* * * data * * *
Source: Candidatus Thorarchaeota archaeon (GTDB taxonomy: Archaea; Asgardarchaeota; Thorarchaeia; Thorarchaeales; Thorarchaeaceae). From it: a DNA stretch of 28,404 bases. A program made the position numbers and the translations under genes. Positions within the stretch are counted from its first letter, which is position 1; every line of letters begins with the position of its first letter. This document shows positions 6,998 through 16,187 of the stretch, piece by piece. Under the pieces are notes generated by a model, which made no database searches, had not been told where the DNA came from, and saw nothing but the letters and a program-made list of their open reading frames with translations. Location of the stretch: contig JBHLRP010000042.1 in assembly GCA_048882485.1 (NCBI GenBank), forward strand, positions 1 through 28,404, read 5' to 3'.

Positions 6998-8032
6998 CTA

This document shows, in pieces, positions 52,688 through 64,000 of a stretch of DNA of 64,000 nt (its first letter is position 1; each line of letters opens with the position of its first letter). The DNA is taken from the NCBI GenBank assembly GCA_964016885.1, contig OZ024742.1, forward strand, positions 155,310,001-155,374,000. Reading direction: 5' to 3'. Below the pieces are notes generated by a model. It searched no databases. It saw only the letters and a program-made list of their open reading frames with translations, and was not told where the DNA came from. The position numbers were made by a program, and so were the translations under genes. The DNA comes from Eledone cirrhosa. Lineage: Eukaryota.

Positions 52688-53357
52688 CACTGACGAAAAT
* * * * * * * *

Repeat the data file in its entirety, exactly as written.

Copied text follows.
Source: Candidatus Thorarchaeota archaeon (GTDB taxonomy: Archaea; Asgardarchaeota; Thorarchaeia; Thorarchaeales; Thorarchaeaceae). From it: a DNA stretch of 28,404 bases. A program made the position numbers and the translations under genes. Positions within the stretch are counted from its first letter, which is position 1; every line of letters begins with the position of its first letter. This document shows positions 6,998 through 16,187 of the stretch, piece by piece. Under the pieces are notes generated by a model, which made no database searches, had not been told where the DNA came from, and saw nothing but the letters and a program-made list of their open reading frames with translations. Location of the stretch: contig JBHLRP010000042.1 in assembly GCA_048882485.1 (NCBI GenBank), forward strand, positions 1 through 28,404, read 5' to 3'.

Positions 6998-8032
6998 CTA

This document shows, in pieces, positions 52,688 through 64,000 of a stretch of DNA of 64,000 nt (its first letter is position 1; each line of letters opens with the position of its first letter). The DNA is taken from the NCBI GenBank assembly GCA_964016885.1, contig OZ024742.1, forward strand, positions 155,310,001-155,374,000. Reading direction: 5' to 3'. Below the pieces are notes generated by a model. It searched no databases. It saw only the letters and a program-made list of their open reading frames with translations, and was not told where the DNA came from. The position numbers were made by a program, and so were the translations under genes. The DNA comes from Eledone cirrhosa. Lineage: Eukaryota.

Positions 52688-53357
52688 CACTGACGAAAAT